Person of the Week
NBPD’s Sgt. Madoule Retires to Head Up NBPS School Security
On Oct. 2, Sgt. David Madoule (right) was recognized and thanked for his 25 years on the force by North Branford Police Chief Kevin Halloran (left) during a social-distanced retirement ceremony held at the North Branford Police Department. (Photo courtesy of the North Branford Police Department )
After 25 years on the force, North Branford Police Sergeant David Madoule retired on Friday, Oct. 2—but he only took the weekend off. On Monday, Oct. 5, Dave started his new community safety role, heading up school security for North Branford Public Schools (NBPS) and going on duty at North Branford High School (NBHS).
“I’m changing the job, but I already know all of the players,” says Dave, a North Branford resident.
As a member of North Branford Police Department (NBPD), Dave says his favorite part of his job has always been interacting with community members.
“I’m a service-oriented kind of guy, so I like the service end of it. I like the small-town atmosphere,” he says.
Dave says he’s looking forward to being involved with his town’s school system and working among NBHS students and staff.
“Now, instead of sitting in [a patrol] car by myself, I’ll be walking around that school seeing everybody, so I’m really pumped about that,” he says.
NBPS established one of the state’s first armed school security details after the Dec. 14, 2012 shootings at Sandy Hook Elementary School, when a single shooter claimed 26 lives, including 20 children and six adults.
“I actually worked a shift in Sandy Hook after the shooting,” says Dave, noting NBPD sent him with a patrol car help cover Newtown police officers during the overwhelming days that followed the school shooting.
Dave first joined NBPD in 1995, after serving two years as a Woodbridge police officer. He was an NBPD patrol officer for five years and promoted to sergeant in 2001, serving the department as a patrol supervisor during the rest of his career.
Dave became a sergeant right after 9/11. Serving as a police officer during the time of the terrorist attacks on this country, “I was so proud of all the brothers and sisters that went down to New York City,” says Dave. “We had a couple from our Police Department and fire department go down and put some time in there. It was definitely a proud time to be an officer. People had a different opinion as opposed to today. It’s pretty bitter to watch the news today and be a police officer.”
That being said, Dave says NBPD greatly appreciates the support this community shows the department, and he’ll miss being a member of the team.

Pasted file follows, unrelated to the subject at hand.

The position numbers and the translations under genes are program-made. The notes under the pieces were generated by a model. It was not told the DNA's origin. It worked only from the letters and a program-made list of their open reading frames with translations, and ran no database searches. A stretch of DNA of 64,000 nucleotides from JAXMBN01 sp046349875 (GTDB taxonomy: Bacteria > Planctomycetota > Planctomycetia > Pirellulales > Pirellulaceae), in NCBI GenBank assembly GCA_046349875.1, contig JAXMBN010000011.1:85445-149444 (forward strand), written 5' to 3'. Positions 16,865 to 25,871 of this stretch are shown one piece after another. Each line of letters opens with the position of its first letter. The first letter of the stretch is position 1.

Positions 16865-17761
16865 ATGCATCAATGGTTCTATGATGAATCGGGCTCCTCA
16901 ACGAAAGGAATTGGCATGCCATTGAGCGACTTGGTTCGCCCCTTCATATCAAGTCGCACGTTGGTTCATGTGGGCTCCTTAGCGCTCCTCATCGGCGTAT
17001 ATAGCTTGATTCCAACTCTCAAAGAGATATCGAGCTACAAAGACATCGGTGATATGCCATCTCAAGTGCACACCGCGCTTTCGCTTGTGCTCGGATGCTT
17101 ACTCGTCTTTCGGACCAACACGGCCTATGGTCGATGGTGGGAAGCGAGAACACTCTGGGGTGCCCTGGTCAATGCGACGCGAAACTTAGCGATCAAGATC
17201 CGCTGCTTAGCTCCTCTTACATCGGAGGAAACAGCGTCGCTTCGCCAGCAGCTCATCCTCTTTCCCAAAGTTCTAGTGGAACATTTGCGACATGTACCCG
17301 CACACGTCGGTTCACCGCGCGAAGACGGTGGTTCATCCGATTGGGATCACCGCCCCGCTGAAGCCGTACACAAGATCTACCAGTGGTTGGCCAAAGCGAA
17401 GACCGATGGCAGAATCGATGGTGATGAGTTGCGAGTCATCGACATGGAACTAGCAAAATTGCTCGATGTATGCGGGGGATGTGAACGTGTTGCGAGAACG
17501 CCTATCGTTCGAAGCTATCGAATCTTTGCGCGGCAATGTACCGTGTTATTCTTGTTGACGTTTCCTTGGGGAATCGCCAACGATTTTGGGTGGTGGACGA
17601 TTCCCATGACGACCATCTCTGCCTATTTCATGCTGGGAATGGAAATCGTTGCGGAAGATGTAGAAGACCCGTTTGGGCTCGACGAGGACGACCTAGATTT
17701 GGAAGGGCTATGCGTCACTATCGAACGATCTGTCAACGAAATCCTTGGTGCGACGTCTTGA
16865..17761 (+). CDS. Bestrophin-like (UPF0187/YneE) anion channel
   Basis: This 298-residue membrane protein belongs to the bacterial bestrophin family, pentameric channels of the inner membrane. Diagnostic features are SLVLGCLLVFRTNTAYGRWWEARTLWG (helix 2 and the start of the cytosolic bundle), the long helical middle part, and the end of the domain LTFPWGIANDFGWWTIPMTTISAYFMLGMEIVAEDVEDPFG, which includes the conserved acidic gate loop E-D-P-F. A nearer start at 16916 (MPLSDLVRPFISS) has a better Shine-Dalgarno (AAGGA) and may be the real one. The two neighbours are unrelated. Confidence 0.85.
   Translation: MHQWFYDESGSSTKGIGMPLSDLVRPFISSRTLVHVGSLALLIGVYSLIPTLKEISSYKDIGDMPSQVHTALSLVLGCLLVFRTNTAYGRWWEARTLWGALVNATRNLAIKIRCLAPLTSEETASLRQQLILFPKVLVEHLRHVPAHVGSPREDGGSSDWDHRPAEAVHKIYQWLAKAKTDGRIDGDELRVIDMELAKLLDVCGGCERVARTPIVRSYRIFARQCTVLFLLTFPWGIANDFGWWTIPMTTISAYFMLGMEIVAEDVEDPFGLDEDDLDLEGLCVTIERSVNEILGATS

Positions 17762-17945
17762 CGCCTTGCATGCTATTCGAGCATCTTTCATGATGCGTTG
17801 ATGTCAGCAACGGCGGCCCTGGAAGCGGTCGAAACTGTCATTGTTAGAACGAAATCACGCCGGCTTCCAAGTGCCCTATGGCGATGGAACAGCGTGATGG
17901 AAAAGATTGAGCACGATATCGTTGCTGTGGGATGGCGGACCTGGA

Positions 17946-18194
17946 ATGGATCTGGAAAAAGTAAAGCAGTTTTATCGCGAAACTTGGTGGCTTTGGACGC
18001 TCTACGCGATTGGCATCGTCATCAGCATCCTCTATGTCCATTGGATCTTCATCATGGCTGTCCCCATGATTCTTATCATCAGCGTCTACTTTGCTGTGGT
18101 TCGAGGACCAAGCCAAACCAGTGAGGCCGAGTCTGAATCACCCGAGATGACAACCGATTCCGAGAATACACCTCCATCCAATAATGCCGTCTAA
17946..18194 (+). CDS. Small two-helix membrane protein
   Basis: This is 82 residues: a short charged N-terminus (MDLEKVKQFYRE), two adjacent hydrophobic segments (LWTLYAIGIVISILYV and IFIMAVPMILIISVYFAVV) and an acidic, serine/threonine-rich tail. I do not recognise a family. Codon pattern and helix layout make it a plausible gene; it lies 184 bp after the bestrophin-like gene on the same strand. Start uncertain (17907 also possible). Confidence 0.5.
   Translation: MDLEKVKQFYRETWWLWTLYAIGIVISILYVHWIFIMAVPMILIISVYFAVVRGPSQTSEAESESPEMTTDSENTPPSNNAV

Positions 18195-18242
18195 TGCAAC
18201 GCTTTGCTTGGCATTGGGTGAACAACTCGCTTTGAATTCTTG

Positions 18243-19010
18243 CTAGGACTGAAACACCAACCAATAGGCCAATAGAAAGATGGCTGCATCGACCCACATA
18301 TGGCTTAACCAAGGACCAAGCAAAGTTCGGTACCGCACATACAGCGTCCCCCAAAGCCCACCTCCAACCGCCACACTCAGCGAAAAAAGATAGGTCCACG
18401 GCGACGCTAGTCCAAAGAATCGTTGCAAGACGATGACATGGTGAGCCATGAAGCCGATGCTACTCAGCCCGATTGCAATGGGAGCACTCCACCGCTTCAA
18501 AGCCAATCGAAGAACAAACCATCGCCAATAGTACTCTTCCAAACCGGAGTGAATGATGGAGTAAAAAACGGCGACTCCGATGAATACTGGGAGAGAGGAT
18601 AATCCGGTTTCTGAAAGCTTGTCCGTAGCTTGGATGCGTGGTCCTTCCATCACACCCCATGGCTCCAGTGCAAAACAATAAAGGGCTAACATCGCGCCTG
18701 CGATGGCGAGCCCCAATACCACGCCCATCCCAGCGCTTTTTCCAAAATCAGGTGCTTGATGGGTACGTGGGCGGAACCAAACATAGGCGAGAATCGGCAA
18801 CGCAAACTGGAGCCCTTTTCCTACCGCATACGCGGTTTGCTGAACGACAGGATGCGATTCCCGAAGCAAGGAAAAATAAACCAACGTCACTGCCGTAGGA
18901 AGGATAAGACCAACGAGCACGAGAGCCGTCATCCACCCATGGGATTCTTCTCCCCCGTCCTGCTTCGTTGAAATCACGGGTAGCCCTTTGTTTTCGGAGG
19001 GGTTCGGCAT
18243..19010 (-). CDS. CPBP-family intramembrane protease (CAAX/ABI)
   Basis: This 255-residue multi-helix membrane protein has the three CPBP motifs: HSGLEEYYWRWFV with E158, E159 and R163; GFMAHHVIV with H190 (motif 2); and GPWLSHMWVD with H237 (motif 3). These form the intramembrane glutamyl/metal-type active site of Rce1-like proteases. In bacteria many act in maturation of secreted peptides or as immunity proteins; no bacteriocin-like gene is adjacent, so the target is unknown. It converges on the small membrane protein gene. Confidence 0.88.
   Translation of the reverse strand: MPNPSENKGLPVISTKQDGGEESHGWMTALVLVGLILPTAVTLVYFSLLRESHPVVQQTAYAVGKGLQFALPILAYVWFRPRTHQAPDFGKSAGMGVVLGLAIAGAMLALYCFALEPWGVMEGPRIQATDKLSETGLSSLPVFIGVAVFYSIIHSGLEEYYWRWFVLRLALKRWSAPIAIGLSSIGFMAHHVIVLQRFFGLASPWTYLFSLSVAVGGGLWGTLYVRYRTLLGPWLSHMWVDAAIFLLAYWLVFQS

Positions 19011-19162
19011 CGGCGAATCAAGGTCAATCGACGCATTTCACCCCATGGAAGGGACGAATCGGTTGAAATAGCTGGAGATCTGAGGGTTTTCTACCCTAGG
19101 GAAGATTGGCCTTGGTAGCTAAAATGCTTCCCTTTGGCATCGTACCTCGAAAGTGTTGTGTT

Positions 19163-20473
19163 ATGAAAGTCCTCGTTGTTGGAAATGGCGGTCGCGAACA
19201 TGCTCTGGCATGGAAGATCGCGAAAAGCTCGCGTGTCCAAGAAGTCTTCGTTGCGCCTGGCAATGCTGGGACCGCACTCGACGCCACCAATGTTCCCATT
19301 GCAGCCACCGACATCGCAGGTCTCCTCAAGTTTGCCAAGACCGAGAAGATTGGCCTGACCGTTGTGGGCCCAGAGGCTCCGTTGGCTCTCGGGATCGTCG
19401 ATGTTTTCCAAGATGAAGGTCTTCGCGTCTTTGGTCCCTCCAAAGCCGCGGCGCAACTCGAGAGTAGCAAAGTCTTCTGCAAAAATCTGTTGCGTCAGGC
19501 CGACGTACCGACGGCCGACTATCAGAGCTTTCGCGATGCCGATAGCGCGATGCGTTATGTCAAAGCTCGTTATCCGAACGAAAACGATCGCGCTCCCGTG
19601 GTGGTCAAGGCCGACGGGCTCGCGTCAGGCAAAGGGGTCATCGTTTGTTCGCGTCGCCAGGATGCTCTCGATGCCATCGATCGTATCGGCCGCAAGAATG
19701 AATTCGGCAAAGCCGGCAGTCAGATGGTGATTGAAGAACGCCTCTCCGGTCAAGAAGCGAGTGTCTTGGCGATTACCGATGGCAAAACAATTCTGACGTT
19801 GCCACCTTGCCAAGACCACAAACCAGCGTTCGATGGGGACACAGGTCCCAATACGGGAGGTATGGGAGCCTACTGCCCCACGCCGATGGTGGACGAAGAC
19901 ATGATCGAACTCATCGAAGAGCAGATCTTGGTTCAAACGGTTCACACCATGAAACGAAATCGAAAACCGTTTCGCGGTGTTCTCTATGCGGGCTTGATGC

Speaking of changing jobs, Dave didn’t start out as a young adult seeking a career in law enforcement. He credits his older brother, Robert, with inspiring him to get into policing.
“I worked for Sikorsky Aircraft for 15 years, and my older brother was a detective in Milford. He definitely inspired me. I always thought it was cool,” says Dave, who was a machinist by trade and rose to become lead man in the machine shop.
“So here I am 15 years into a job at Sikorksy’s, and a few of us in my department decided we were going to go and take this police test. So we went and took the police test, and I ultimately got hired with Woodbridge,” says Dave.
As fate would have it, Woodbridge sent Dave to a law enforcement symposium in New Haven, where two NBPD police detectives recognized him as a North Branford resident and encouraged him to apply for an open spot on the NBPD roster. Dave did, and he was hired.
A Milford native, Dave and his wife, Laurie, are celebrating their 34th anniversary this month. They found a home they loved in North Branford where they have raised their three children, twin girls Kirsten and Lauren, and son Michael, 20. Their children all went through NPBS as students.
“I was a police officer here before they were born. I’ve been here 25 years and 2 months and my twins are going to be 23,” says Dave, adding that “over the years, you see a little town grow up a little, but it’s been the same, as far as police work, for me.”
He says his final months on the job at NBPD will be remembered for the extra effort police, fire, emergency services, and all front line essential workers have taken on to continue to provide service during a deadly virus pandemic.
“COVID changed everything for everybody. It was a big change,” says Dave.
On Oct. 2, Dave was recognized by NBPD Chief Kevin Halloran, Deputy Chief James Lovelace, members of the department, family, and friends during a socially distanced retirement ceremony held at NBPD. The thought of the gathering put a grateful Dave in mind of another ceremony, and people he has known, while at NBPD.
“When I got hired here, we had a swearing-in ceremony. And when I got sworn in 25 years ago as a police officer, there was another guy that was a police officer that got sworn in as a sergeant, and that was Chris Manner,” says Dave.
Dave says he’s usually a man of few words, so having to speak recently in front of TV news cameras following NBPD and the community’s Sept. 24 heartfelt tribute to the late Sgt. Manner, who retired from NBPD in 2011, “busted me up.”
Speaking to Zip06/The Sound about what he might say to his co-workers when signing off as car 301 for the last time over the radio on Oct. 2, there’s a catch in his voice as Dave says, “all that I was planning to say, if I have to say anything, was, ‘Signing off for the last time...thanks for the ride.’”